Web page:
"A win is a win," Paup said after the game. "It's nice to be Number 1 in defense, but that doesn't always get you into the playoffs. Winning does."
Bigger tests await, however. After a meeting with the New York Jets at Lambeau Field this week, the Packers face three straight tough road games—in Buffalo on Nov. 20, in Dallas on Thanksgiving Day and in Detroit on Dec. 4.
"We've got a monster schedule on the road," says Butler. "But we don't have to worry about anybody. They have to worry about us, especially defensively."
Out with the New
The injury to Scott Mitchell's right hand has put his season on ice for a while, and that may prove to be a blessing for the Lions. Detroit went to great and almost laughable lengths over the past 10 weeks to make the $11 million free-agent quarterback look good—everything from installing the shotgun and simplifying the play-calling to testing his vision and fitting him with contacts. But according to some NFC Central coaches, what Mitchell really needs is better coaching to correct his horrendous mechanics. Instead of wasting all that time on Mitchell, they say, Lion coach Wayne Fontes should have just bitten the bullet, admitted that Mitchell needed more seasoning and given the starting job to backup Dave Krieg.
Coming off the bench for Mitchell late in the first quarter of Sunday's loss to Green Bay, the 36-year-old Krieg was obviously head and shoulders better than the man he replaced. Although Krieg hasn't been a full-time starter since the 1992 season in Kansas City, he displayed the kind of poise that only comes with experience as he directed the Lions to a 23-point second-half comeback that fell just short on the final drive. Krieg was such a confident field general that when the Lions called timeout with 54 seconds remaining, he never went to the sideline for any input. His 273 passing yards in the second half, even if they did come against a lackadaisical Packer defense, are still a Detroit team record for a single half.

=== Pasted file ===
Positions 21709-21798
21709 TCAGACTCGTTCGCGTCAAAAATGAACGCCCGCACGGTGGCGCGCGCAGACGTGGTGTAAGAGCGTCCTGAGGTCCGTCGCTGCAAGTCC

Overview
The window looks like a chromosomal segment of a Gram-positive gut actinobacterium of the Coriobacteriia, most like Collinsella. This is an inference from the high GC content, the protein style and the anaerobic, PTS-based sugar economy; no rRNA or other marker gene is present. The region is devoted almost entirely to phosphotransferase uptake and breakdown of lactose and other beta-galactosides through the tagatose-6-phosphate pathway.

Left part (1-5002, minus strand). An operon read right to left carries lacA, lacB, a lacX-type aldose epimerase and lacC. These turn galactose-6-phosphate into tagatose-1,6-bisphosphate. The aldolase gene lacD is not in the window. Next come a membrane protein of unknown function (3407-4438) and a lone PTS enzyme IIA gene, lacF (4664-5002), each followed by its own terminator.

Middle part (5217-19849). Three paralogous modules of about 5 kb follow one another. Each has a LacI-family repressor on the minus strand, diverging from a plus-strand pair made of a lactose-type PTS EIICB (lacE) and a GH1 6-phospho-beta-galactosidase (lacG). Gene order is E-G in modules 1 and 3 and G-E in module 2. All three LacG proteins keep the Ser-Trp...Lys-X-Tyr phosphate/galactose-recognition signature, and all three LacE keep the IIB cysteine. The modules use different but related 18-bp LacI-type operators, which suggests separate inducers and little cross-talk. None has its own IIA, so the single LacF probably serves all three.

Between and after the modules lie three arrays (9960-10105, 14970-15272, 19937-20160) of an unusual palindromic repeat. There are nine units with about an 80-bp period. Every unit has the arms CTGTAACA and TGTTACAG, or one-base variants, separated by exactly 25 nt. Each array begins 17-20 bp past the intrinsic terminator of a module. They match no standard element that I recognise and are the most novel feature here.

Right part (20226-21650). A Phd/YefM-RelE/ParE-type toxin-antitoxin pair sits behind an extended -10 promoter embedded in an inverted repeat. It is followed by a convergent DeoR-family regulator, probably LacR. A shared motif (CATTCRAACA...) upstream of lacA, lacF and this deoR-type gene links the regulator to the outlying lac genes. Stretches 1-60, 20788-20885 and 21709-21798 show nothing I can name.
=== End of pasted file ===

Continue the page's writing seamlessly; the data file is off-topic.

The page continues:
"The difference between the two quarterbacks was night and day," said Lion left tackle Lomas Brown after the game. "Dave's experience is the difference. He was directing us like an offensive coach on the field. You should've heard us in the huddle: 'Yeah, we can do this...we can come back.' If we hadn't made crucial mistakes in the first half [Mitchell threw two interceptions], we could have won this game."
It's an indictment of the Lion coaching staff that most of the Detroit players had no idea that Krieg was capable of such heroics. "That's the amazing thing," Brown says. "Dave gets two to five snaps with the first string in practice during the week. The rest of the time he's showing the defense the look of the other quarterback. We really didn't know he could do something like this. He just hasn't been given the opportunity."
Mitchell may be the quarterback of the future, but for now, the 4-5 Lions are probably better off with Krieg at the helm as they try to navigate their way to a playoff berth.
A Very Mild Curry